Design by Warren Messer - Seattle, Washington - USA

After launch day for the O&P-Pod (Owl & Pussy Cat) at my nearby lake, I had to stop at the library on the way home and pick up a book with the poem by Edward Lear, since it's been a few years (decades) since I last read it. ;)

"The Owl and the Pussycat went to sea in a beautiful pea-green boat."  It was actually Lake Wilderness, which is a short walk/pull from my home.  But this time I had my new boat cart built with the 26" tires stolen off my old garden way cart (probably around 30 years old now).  I can't believe how easy it was to pull the boat along on those big wheels (good for 300lbs each), and it became more apparent when I was going down any slight grade.  It was pushing me along, and I wished I had brakes on it.  I will post a story here soon on how I built the carrier; the company to order them from, and  the item #'s of the wheels in their online catalog.  They are only $35 each, plus shipping.

"They took some honey, and plenty of money, Wrapped up in a five-pound note."  I just had my camera, oars, cell phone, some water, and a turkey pastrami sandwich ( but not made from the turkey that married them).  Once I removed the hold down straps from the boat, I rolled the cart into the water and let her slide down the ways.  I let her bob in the water a bit, as I put the cart aside and got my camera out.  I believe the Owl sings it best.

"The Owl looked up to the stars above, and sang to a small guitar, O lovely Pussy! O Pussy, my love, What a beautiful Pussy you are, You are, You are, What a beautiful Pussy you are".  I was very happy to, but my song was internal.  After two years of design and modeling (50+), I had what I wanted.  She sat exactly on her unweighted waterline, with no droop at either the bow or stern, just like the model did in my tank testing.  I took a few photos and walked her over to the dock, so I could take her out for a quick spin.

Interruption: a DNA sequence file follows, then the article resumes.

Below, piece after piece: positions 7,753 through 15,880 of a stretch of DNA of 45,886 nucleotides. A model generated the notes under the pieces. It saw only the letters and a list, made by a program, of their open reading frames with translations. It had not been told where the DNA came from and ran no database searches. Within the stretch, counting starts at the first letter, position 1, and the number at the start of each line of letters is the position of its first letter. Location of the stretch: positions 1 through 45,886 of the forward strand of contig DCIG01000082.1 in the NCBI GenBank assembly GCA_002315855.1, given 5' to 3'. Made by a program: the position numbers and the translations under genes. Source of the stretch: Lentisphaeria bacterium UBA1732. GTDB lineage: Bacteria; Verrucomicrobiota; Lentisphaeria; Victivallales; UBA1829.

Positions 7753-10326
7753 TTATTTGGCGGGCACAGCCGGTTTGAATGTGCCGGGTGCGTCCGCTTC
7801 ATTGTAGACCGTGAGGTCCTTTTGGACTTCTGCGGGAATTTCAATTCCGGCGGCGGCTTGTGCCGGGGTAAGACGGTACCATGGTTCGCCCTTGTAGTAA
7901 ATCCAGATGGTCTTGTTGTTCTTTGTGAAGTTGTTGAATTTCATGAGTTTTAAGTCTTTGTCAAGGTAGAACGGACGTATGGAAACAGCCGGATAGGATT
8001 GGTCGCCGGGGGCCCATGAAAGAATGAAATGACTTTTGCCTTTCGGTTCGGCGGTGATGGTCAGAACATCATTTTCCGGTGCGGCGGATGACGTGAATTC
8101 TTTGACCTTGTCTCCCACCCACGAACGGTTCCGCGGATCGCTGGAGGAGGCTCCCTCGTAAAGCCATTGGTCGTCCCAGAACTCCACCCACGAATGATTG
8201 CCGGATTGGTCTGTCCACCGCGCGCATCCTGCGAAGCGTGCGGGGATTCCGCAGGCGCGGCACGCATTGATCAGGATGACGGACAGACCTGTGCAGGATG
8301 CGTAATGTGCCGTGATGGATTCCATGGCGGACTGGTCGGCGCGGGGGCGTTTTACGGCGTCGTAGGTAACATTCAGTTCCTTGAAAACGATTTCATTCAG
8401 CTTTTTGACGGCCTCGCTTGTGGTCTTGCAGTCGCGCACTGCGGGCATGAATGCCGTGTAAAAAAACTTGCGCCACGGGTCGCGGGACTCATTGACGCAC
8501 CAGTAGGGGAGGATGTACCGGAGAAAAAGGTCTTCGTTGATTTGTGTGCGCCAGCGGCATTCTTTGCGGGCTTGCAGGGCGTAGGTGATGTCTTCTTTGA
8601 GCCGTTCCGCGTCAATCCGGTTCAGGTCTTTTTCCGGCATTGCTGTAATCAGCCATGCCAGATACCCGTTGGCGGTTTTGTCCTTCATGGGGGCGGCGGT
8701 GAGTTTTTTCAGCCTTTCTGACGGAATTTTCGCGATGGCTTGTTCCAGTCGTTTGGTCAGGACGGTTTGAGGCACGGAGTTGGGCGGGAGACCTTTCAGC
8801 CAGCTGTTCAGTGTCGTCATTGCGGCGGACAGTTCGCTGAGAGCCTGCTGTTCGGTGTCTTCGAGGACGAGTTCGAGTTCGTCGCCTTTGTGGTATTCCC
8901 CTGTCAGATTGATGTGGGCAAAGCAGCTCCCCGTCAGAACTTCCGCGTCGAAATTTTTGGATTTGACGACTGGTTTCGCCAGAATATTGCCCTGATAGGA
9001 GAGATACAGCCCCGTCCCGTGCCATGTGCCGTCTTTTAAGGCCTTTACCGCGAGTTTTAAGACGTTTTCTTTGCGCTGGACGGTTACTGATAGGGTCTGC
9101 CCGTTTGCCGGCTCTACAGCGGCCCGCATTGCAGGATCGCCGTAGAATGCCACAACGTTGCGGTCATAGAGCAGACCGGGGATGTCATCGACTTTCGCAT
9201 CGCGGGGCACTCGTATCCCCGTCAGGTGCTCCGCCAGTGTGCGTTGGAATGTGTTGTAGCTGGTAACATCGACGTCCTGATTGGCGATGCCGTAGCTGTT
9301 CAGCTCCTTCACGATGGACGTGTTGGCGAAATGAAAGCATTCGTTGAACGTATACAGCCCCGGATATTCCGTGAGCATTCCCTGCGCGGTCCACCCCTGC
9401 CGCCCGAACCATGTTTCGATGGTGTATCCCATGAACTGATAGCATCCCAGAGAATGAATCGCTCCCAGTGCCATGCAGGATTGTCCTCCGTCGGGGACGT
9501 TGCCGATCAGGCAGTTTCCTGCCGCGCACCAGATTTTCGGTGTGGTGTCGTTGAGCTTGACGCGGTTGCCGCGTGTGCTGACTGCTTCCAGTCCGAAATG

A man fishing on the dock was all smiles when he saw the O&P Pod sitting in the water, and then two teenage girls came over to check her out and ask me about the boat.  Everybody thought it was a fiberglass hull by the finish, and were much surprised to find out it was made from plywood.  Who said a plywood boat built in the stitch and glue method, can be easy to build and stylish too; and not look like a shipping container.  Oh, me.

My friends hadn't arrived for the "one and two up" photo shoot, so I took the O&P out for a spin.  This is one easy to row hull.  I have to say this is the best rowing hull of mine so far, and tracks like an arrow.  I added a bit of a skeg to the end of the keel seam mainly for looks, but it was like putting feathers on the end of the shaft.  It also acts as a brake when doing spins by counter rowing.  Once you stop counter rowing, the hull rotates another three feet and stops.  So I started down the lake and was surprised to notice after a few minutes that I was already approaching the shore at the other end.  I did two full circumnavigation's of the lake and went back to the dock to wait for my friends.

I sent Nick out by himself first to get some photos of the balance of the hull with one person, and saw that the boat sat level in the water, and where my scale weight indicated the single person rowing position should be.  It took a while to get him to come back so Edie could go out with him.

On this boat, and my next boat, the 12ft Granville Bay, the "two up" rowing position is at the forward seat.  The Granville Bay and the O&P, both have reduced volumes in the ends, so the people weight has to be spread out over the hull.  More so than my Pram designs, which have a lot of volume in the stern areas.  After Nick moved the oars to the forward position, I helped Edie get into the boat, and off they went.